Caught in the mesh: Scandinavian bears in the road network

Research from the Norwegian University of Life Sciences (NMBU) shows that bear populations are restricted by roads. Ecologists combined new field and analytical methods to identify and estimate the animals' use of a landscape fragmented by roads.

Barriers for the big and small
While roads are practical for people, they are barriers for animals. Road networks today are so extensive; they affect not only individual animals, but entire wildlife populations. It should hardly come as a surprise that roads hinder small animals, such as rodents, hedgehogs and amphibians, but that our transport networks also pose resistance to the movements of bigger, faster and more mobile species such as the brown bear is unexpected.
"This is the first time we see the effect of such barriers in real time and at this scale for a large carnivore", says NMBU-researcher Richard Bischof, the lead author of the study.
Previous research has documented the effect of barriers on the genetic compositions of animal populations. However, this type of research means that scientists must wait several generations before they can point out the consequences of for example roads. Bischof’s new method allows documentation of contemporary barrier effects as soon as animals in the population begin to experience them.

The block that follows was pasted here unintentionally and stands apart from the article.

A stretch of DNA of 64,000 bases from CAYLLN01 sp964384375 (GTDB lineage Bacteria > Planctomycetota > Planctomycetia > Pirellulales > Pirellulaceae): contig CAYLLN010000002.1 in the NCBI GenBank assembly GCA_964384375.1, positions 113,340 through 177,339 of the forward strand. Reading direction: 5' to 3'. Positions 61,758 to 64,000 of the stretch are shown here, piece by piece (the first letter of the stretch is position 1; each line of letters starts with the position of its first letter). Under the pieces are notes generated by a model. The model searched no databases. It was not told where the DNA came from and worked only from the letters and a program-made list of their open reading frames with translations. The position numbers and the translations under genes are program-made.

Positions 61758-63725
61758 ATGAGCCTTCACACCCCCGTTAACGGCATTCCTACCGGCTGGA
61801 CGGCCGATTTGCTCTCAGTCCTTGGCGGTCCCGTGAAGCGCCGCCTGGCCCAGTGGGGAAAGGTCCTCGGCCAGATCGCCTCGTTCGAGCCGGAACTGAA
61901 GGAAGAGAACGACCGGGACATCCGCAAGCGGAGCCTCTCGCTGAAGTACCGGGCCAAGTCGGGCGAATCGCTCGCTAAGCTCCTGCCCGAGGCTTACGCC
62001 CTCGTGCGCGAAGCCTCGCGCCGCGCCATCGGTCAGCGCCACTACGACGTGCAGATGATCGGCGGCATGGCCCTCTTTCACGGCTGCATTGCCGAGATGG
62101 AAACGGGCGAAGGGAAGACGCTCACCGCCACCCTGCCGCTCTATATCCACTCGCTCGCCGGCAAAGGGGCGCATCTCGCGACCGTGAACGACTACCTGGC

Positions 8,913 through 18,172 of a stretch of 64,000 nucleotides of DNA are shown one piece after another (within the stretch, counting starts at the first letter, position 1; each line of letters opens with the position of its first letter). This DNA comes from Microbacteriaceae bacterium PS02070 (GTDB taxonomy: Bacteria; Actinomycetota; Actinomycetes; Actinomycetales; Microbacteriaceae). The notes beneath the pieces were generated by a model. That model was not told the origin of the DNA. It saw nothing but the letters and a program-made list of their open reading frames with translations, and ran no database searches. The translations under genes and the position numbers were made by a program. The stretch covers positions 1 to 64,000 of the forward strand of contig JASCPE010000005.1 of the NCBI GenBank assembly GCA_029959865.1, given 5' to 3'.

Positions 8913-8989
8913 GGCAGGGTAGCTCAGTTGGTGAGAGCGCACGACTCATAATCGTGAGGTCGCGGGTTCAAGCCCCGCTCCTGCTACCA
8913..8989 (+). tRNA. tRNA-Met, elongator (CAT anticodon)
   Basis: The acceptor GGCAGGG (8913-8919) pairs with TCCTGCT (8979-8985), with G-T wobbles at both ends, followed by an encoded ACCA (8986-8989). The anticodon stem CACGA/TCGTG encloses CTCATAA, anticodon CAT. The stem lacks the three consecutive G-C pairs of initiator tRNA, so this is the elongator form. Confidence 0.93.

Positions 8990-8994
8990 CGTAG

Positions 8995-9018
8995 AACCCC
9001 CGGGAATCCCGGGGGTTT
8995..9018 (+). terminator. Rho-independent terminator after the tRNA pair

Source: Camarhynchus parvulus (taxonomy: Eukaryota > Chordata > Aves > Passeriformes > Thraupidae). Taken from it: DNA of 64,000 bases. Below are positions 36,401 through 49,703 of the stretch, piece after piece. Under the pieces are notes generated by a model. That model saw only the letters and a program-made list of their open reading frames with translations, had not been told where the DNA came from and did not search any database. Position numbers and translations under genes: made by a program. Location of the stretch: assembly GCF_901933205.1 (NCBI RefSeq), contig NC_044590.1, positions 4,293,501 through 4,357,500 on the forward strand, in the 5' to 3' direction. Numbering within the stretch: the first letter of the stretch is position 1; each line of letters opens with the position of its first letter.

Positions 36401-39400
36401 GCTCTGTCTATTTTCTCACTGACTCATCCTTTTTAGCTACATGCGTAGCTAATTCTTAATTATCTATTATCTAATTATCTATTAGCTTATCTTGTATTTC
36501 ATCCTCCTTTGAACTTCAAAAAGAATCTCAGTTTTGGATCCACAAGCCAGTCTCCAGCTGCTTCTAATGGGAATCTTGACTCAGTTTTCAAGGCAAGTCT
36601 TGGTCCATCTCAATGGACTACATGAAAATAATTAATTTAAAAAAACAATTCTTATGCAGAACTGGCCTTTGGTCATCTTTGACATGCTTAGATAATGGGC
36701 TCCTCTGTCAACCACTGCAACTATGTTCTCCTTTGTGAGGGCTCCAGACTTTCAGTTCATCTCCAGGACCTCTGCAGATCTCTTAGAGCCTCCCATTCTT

Large effect of roads
The brown bear is one of the world’s most wide-spread carnivores and inhabits an impressive range of habitats. Despite the bear's great capability to roam, roads represent a distinct, albeit not impenetrable, barrier.
"One can think of a road network as a mosaic of landscape tiles, with each tile surrounded by roads", says Bischof. 
The researchers found that bears are reluctant to move beyond the tile in the road network that contains the center of their home range.

The figure shows the effect of roads on bears' use of home area.

The figure shows the effect of roads on bears' use of home area.

Richard Bischof

Non-invasive genetic sampling
The researchers used DNA-samples to track the bears’ use of landscape. DNA was extracted primarily from feces left behind as the animals moved around. The information used in the analysis was obtained from Rovbase, an extensive database with monitoring information from large carnivores in Norway and Sweden.

Pioneering models
One of the challenges with the data used in the study is imperfect detection: DNA detected is proof of the presence of a given individual, but not all individuals are detected and not all locations used by bears are identified as such. The researchers developed an analytical approach that can deal with imperfect detection while making use of the information contained in the spatial configuration of samples.  
"Non-invasive genetic sampling allowed us to get a glimpse of the animals' lives without being in physical contact with them", he says.

Shift of focus
Bischof says non-invasive methods such as genetic sampling and camera trapping can complement regular tracking and monitoring in applied wildlife research.
"Aside from the fact that we are less likely to influence animal behavior, one of the advantages of such non-invasive methods is that they allow us to work at the level of populations and landscapes."

Published 16. March 2017 - 12:16 - Updated 17. March 2017 - 0:02